Transient’s family accepted way of life

By Sharna Johnson: CNJ staff writer

The mother of a transient whose body was discovered in an abandoned house last month said her family is at peace with his death and is thankful for the thoughtfulness Clovis residents showed before and after his death.

Marie Autrand of Yuma, Ariz., described her son, Howard J. Payne, as a wanderer who could never settle down.

“We knew that Howard was very happy in his life. We accepted it and as long as he was happy that was fine,” she said.

“Every mother wishes their children will go to college, but you can’t make them do what they don’t want to do. I knew (wandering was) what he wanted to do — he always knew he could come home.”

Payne’s body was discovered by local teens in an abandoned house near Wal-Mart. Police said the 52-year-old died several weeks before his remains were discovered.

There were no signs of foul play but police have said they are awaiting the results of a toxicology report before cause of death is determined.

One of six children, Autrand said Payne’s restlessness surfaced at a young age. He was smart and he made good grades, but he got bored and resisted structure.

He tried the Army, she said, but couldn’t handle the rigidity.

“He got bored at boot camp. He was too fidgety and it was too confining to him so he did something stupid to get thrown out,” she said laughing.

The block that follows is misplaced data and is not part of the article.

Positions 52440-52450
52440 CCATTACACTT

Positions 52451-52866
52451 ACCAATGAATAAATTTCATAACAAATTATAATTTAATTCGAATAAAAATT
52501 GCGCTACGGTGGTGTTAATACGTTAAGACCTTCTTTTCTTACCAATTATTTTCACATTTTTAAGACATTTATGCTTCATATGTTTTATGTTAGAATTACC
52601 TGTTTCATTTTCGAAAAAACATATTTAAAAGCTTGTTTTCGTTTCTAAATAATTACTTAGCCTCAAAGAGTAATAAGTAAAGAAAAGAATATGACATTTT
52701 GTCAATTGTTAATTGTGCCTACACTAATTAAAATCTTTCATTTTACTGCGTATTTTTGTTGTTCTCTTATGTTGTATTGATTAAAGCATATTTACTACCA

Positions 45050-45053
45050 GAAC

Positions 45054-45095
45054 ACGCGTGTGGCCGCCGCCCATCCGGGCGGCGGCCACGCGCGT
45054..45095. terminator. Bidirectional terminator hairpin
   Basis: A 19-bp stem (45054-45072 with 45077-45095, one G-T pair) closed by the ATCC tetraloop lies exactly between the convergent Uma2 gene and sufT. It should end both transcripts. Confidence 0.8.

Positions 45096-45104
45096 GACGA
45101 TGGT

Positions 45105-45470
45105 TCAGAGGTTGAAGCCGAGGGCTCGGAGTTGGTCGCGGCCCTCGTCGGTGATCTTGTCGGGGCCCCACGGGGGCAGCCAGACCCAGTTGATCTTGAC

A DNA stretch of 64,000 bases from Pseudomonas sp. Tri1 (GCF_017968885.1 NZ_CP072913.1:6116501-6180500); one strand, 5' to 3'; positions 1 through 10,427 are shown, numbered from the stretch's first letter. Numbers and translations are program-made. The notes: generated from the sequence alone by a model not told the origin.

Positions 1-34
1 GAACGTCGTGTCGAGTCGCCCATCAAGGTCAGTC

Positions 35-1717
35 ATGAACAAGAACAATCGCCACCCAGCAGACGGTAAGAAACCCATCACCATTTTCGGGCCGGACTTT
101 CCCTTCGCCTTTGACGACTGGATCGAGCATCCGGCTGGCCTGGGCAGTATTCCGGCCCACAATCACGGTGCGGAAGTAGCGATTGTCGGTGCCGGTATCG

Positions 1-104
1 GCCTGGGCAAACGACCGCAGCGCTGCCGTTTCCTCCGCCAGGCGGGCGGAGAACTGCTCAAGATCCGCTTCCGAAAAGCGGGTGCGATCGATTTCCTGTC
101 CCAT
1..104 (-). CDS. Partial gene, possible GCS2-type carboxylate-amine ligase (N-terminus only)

Autrand said she was surprised when her son got married and started a family, fathering three children, including twins. It was no surprise to her when he couldn’t make “normal” life work for him, even though he cared for his family. “He couldn’t settle down again — he didn’t have it in him.”

The children, now adults in their 20s, spent most of their lives without their father, she said.

“I guess he was never looking for anything. He was a jolly, happy guy. He was happy with his lifestyle,” she said.

The children, too, accepted who he was, she said, and are dealing with news of his death. “It hit them hard at first, but they hold no regrets towards their dad.”

Payne was a skilled construction worker, and would move from place to place, always finding work, Autrand said.

Payne contacted one of his daughters about two years ago from Albuquerque. It was the last time they heard from him. Autrand said she had not spoken to her son for around five years.

Payne’s remains were cremated.